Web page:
How does technology facilitate choosing what to think about? Does it facilitate that? Or does it mislead us? Does it suggest avenues of thought? Recall the drunk looking for his keys under the street lamp, because "that's where the light is."

When you've got a great hammer, every problem looks like a nail.

Do the challenges we face stem from a dearth of tools, or an inability to think clearly? To know what's worth thinking about?

Why do we keep repeating the same mistakes? We know, for instance, that building more roads does not solve a "traffic problem." Partly it's because we've created institutions whose existence depends on building roads.

The automobile is a technology, a "tool for movement," that has brought about a whole sea of unintended consequences; because we were, and remain, incapable of thinking past them, imagining what problems might arise. Or because the emotional value of those thoughts didn't overcome the desire to make money by building cars or roads anyway.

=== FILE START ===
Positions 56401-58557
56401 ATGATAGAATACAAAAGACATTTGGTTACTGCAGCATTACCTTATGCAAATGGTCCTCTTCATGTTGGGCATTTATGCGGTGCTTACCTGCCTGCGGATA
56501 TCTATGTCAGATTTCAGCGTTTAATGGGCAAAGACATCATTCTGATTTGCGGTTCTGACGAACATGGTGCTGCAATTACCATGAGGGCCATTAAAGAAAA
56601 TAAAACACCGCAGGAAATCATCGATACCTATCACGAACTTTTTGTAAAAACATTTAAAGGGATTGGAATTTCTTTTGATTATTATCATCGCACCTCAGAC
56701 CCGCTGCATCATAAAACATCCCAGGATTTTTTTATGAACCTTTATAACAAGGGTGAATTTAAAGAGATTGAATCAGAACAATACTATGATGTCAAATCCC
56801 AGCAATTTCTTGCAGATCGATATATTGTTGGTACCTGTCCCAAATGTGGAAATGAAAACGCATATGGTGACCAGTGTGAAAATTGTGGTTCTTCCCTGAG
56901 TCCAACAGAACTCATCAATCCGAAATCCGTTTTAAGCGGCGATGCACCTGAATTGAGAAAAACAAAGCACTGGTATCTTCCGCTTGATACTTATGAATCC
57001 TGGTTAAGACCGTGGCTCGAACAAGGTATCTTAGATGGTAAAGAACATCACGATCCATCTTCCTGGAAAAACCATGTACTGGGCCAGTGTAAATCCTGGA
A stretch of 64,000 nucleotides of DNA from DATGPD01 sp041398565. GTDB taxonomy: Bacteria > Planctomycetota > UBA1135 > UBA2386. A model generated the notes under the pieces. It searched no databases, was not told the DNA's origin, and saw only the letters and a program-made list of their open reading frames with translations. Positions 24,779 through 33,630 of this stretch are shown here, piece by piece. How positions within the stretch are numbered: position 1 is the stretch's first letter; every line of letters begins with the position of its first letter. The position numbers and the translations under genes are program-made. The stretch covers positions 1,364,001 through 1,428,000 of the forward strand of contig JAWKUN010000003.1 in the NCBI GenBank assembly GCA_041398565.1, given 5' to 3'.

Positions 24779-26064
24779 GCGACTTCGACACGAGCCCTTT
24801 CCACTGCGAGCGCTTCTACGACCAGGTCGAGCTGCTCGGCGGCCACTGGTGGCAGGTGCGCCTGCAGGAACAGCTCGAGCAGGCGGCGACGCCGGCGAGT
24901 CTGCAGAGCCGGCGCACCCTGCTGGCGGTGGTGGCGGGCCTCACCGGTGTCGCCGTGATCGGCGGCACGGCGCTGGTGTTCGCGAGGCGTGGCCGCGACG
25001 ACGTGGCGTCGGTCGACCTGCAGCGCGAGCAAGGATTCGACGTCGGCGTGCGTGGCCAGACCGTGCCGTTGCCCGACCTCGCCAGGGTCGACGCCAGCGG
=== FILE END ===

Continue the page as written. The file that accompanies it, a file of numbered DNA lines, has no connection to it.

The "smart phone" is similarly a new technology that, at first, seems wonderful. So why are we talking about banning them in schools?

We've thought about externalities. We know that our "capitalist" system doesn't doesn't include the cost of our products in their price. We know this, and we know it will doom us, yet we do nothing about it.